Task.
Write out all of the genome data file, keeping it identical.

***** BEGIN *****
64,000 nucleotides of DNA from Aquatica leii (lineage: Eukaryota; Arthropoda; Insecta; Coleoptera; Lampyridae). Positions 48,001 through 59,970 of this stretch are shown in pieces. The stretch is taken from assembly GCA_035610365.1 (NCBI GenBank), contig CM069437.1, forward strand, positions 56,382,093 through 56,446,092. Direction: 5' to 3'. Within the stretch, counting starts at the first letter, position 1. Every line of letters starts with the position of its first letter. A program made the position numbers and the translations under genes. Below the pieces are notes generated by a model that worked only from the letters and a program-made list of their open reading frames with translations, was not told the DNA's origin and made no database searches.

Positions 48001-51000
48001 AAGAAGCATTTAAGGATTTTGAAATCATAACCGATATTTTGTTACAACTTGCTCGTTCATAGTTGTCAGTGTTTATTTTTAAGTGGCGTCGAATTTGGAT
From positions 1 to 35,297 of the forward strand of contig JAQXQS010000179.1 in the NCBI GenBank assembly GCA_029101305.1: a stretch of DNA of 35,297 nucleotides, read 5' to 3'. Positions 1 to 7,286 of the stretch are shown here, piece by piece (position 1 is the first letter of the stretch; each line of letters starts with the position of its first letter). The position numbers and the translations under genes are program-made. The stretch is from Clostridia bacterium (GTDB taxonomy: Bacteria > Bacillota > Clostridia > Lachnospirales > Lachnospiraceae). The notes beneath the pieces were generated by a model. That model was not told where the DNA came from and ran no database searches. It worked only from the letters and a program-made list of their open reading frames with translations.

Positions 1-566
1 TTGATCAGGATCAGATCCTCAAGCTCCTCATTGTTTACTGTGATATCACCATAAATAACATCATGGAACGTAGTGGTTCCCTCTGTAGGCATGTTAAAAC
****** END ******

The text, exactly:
64,000 nucleotides of DNA from Aquatica leii (lineage: Eukaryota; Arthropoda; Insecta; Coleoptera; Lampyridae). Positions 48,001 through 59,970 of this stretch are shown in pieces. The stretch is taken from assembly GCA_035610365.1 (NCBI GenBank), contig CM069437.1, forward strand, positions 56,382,093 through 56,446,092. Direction: 5' to 3'. Within the stretch, counting starts at the first letter, position 1. Every line of letters starts with the position of its first letter. A program made the position numbers and the translations under genes. Below the pieces are notes generated by a model that worked only from the letters and a program-made list of their open reading frames with translations, was not told the DNA's origin and made no database searches.

Positions 48001-51000
48001 AAGAAGCATTTAAGGATTTTGAAATCATAACCGATATTTTGTTACAACTTGCTCGTTCATAGTTGTCAGTGTTTATTTTTAAGTGGCGTCGAATTTGGAT
From positions 1 to 35,297 of the forward strand of contig JAQXQS010000179.1 in the NCBI GenBank assembly GCA_029101305.1: a stretch of DNA of 35,297 nucleotides, read 5' to 3'. Positions 1 to 7,286 of the stretch are shown here, piece by piece (position 1 is the first letter of the stretch; each line of letters starts with the position of its first letter). The position numbers and the translations under genes are program-made. The stretch is from Clostridia bacterium (GTDB taxonomy: Bacteria > Bacillota > Clostridia > Lachnospirales > Lachnospiraceae). The notes beneath the pieces were generated by a model. That model was not told where the DNA came from and ran no database searches. It worked only from the letters and a program-made list of their open reading frames with translations.

Positions 1-566
1 TTGATCAGGATCAGATCCTCAAGCTCCTCATTGTTTACTGTGATATCACCATAAATAACATCATGGAACGTAGTGGTTCCCTCTGTAGGCATGTTAAAAC